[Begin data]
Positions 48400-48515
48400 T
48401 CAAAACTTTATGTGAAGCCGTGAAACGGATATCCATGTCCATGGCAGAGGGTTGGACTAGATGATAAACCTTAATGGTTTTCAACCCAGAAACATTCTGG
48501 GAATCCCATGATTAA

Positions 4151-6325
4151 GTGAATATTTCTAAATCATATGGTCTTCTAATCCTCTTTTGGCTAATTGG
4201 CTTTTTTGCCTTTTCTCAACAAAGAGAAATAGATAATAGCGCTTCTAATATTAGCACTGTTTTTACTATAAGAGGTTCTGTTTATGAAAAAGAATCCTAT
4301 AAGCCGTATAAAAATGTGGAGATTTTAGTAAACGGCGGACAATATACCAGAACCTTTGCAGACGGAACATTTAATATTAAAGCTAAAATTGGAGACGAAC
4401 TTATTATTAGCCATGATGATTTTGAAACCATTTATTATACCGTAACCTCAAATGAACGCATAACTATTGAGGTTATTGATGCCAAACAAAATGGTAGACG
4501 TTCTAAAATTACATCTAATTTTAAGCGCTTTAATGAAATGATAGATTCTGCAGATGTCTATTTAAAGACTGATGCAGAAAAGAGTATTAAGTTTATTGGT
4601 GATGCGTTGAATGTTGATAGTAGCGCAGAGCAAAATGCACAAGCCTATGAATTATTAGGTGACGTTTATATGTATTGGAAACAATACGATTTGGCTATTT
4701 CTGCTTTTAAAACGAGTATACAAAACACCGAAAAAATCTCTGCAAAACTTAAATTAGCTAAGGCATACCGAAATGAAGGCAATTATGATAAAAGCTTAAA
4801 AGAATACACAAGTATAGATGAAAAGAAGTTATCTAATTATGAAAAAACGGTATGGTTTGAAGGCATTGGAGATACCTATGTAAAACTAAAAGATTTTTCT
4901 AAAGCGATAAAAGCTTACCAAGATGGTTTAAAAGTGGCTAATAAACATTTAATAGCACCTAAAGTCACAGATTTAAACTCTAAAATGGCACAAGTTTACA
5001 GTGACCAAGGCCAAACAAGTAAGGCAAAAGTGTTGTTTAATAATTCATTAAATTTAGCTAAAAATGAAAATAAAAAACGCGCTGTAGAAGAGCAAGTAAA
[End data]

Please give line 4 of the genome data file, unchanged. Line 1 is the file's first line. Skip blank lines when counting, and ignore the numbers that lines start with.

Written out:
48501 GAATCCCATGATTAA